If you’d like to browse. through our Advent posts… you can find all our Advent 2014 entries here.

Here’s our Advent 2013 INDEX , or use this link to browse all Advent 2013 entries

Here’s our popular post from 2013 with Anglican Advent Resources. (We’ll be updating that soon for 2014)

“My Jesse Tree – the Ultimate Guide” and “Bible Characters for Advent” storybook

November 12, 2014

One of our commenters, Theresa, has created a fantastic site all about Jesse Trees:

This is a fantastic guide for making a Jesse tree with your family. It is clear, beautifully laid out with wonderful pictures and organized into 5 sections.  The readings and the pictures that accompany each day’s story are AWESOME.

  1. What is a Jesse Tree
  2. How to Choose Your Tree
  3. Jesse Tree Symbols
  4. Jesse Tree Ornaments
  5. Jesse Tree Readings


The authors (husband and wife) are Franciscans.  The site includes several levels / types of ornaments  (crafts & printables & coloring sheets), awesome pictures and instructions, and readings with full color pictures go along with each ornament.

Note: the readings can be used for free, but they are excerpted from a longer children’s story book:  Bible Characters for Advent, which has a 5-star rating at Amazon!  (There are 20 5-star reviews as of the time I’m writing this.)

ABSOLUTELY WORTH CHECKING OUT the Jesse Tree site and the eBook Bible Characters for Advent

Here are a few of the ornaments:


In case you need MORE Jesse tree info (e.g. for an older age group), here is our Jesse Tree Category with lots more helpful resources.  See especially our All About Jesse Trees entry.

Most popular Advent posts at Lent and Beyond

November 3, 2014

With the turn of the calendar to November, it doesn’t seem too early now to be thinking about Advent.  I’m hopeful that we will be able to do a significant amount of Advent blogging at L&B this year.  I thought it might be helpful to post a round up of our most popular Advent entries from years’ past.   I’ve already updated some of the entries below with some new links for 2014.  I’ve also begun work on a new compilation of Advent resources, and an updated and comprehensive index of past years’ Advent entries.  Those should be appearing within the coming 7 – 10 days… stay tuned.

And, as always, please leave any recommendations or feedback in the comments.  Thanks!


Most popular Advent entries of all time: (all of these have received 3000+ views!)

Advent Links & Resources: All About Jesse Trees

More Jesse Tree links!

What the Advent Candles Symbolize

Advent Favorites — Henri Nouwen – An Advent Prayer

A Cool Family Advent Idea: An Advent Chain

Advent Links: the Lent & Beyond Advent Resources Compilation

Advent Quotes — Mother Theresa: keeping our lamps burning

Advent Quotes — Frederick Buechner: “First Sunday of Advent”

Creative Advent Calendars

Another creative homemade Advent calendar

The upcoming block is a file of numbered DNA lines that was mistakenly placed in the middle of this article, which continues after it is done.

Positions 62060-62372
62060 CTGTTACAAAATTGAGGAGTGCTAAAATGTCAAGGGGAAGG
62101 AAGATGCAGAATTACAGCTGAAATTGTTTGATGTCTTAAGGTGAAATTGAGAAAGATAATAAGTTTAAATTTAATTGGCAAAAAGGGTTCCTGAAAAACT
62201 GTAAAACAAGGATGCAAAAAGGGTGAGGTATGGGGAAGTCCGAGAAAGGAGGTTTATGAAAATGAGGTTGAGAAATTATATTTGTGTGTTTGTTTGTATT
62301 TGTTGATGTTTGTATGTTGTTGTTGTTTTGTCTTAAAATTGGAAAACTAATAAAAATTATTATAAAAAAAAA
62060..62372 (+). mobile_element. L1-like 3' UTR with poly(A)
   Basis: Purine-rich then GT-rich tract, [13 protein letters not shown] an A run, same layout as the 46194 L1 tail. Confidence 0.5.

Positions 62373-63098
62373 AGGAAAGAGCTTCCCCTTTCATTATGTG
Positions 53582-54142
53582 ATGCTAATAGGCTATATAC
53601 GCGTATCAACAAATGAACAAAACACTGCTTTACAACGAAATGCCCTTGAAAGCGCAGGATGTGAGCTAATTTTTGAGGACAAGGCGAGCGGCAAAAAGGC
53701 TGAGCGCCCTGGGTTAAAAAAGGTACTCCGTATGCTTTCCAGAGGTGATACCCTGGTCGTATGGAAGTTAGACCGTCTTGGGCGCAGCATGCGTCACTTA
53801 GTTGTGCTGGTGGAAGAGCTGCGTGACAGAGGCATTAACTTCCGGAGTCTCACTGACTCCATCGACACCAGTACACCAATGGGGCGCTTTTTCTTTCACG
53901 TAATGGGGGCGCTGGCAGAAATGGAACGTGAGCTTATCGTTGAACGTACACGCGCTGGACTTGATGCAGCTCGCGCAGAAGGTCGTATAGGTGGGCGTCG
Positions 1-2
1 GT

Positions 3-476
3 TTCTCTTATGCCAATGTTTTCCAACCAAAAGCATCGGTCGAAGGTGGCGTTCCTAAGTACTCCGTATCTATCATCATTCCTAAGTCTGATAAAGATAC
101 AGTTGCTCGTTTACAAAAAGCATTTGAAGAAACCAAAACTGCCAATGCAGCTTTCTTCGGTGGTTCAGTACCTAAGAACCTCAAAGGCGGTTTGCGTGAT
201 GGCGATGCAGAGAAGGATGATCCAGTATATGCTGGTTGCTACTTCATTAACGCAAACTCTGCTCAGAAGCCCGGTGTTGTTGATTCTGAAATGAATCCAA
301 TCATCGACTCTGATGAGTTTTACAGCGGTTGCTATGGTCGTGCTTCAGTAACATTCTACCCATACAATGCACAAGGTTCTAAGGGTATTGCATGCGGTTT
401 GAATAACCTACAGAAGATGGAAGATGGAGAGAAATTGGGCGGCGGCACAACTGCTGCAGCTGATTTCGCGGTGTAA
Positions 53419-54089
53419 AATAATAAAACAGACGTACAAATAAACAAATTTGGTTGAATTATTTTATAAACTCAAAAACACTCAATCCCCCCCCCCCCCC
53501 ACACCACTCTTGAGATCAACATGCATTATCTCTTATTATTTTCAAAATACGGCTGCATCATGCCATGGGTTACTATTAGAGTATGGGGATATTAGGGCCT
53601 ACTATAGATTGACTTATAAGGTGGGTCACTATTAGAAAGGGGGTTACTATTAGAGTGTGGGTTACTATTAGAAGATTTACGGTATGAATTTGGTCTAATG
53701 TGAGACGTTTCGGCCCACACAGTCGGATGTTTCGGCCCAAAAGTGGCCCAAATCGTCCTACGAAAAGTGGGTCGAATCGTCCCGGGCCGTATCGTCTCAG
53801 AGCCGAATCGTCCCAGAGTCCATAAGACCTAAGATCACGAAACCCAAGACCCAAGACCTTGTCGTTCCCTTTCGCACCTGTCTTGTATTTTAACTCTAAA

Most popular Advent 2013 entries (our most popular new Advent posts from Advent 2013)

100 Songs for Advent! – An Advent Worship playlist (Contemporary – Blended worship)

Advent quotes: Henri Nouwen – Waiting in order to learn

Advent Quotes: Henri Nouwen – The difference between optimism and hope

Advent 2013 Index: Resources, Prayers, Devotionals

An Advent Devotional from John Piper: Good News of Great Joy

Anglican Advent resources for 2013 – blogs, devotionals, etc.

A meditation for Advent: Waiting in Hope

A song for Advent: In the Waiting, by Matt Redman (a rare bonus track)

Advent Worship Music 2013, part 1

The Advent Project – an Online Advent Calendar from Biola University

Advent quotes: we need time to prepare!

Advent history & liturgy – The Octave of Christmas and the O Antiphons

Advent Index: 2008

November 1, 2014

November 2014: We’ll be working this year on creating a comprehensive index of all the most significant Advent entries we’ve posted since we first began blogging in 2004.   We posted extensively during  5 of the last 10 Advent seasons:

  • Advent 2004, Advent 2005 and Advent 2006 (these three years were at our old blogsite),
  • Advent 2008, and
  • Advent 2013. 

(Little was posted during Advent in 2007, and 2009 – 2012.) 

To aid in compiling our complete Lent & Beyond Advent index, I needed to compile an index for 2008, one of our biggest years of Advent blogging (60+ Advent entries). 

Most notable among our Advent 2008 blog entries was the Advent Favorites series, and a number of posts offering round ups of links about celebrating Advent as a family (Jesse Trees, homemade Advent Calendars, Advent Chains, Advent Wreaths).

Note there is some overlap of posts among the various categories listed below.  For the most part, entries are listed in chronological order (most recent first) by category, NOT in order of importance or popularity.


L&B Originals – Advent Devotionals:


L&B Resource and Link Compilations:


Advent Devotionals


Advent: Family & Children


Advent Favorites


Advent Prayers


Advent Quotes


Advent Resources

An Advent Choral Service with the O Antiphons in your own living room

December 17, 2013

For $10 you can download a wonderful Advent recording and enjoy a traditional Advent Choral Service in your own home:

An Advent Procession based on The Great "O" Antiphons

at iTunes

at Amazon (CD and MP3 versions)

This album, An Advent Procession based on the Great O Antiphons, by the Choirs of Saint Mark’s Cathedral, Seattle, contains recordings of all the O Antiphons, Scripture readings, Collects and a number of traditional Advent hymns as well.

Listening to this is truly beautiful and a wonderful way to be still and meditate on Jesus in this final week before Christmas.  There are 34 total tracks (for about an hour of worship.)  The service is arranged in chronological order for each of the seven O Antiphons, so you could listen to an Antiphon, a Scripture, a Collect and a hymn each day for the next seven days of Advent.


Other recordings containing the O Antiphons include:

Advent Carols from Saint Johns (iTunes)

And Comes the Day: Carols and Antiphons for Advent (Queens College Cambridge)  (iTunes)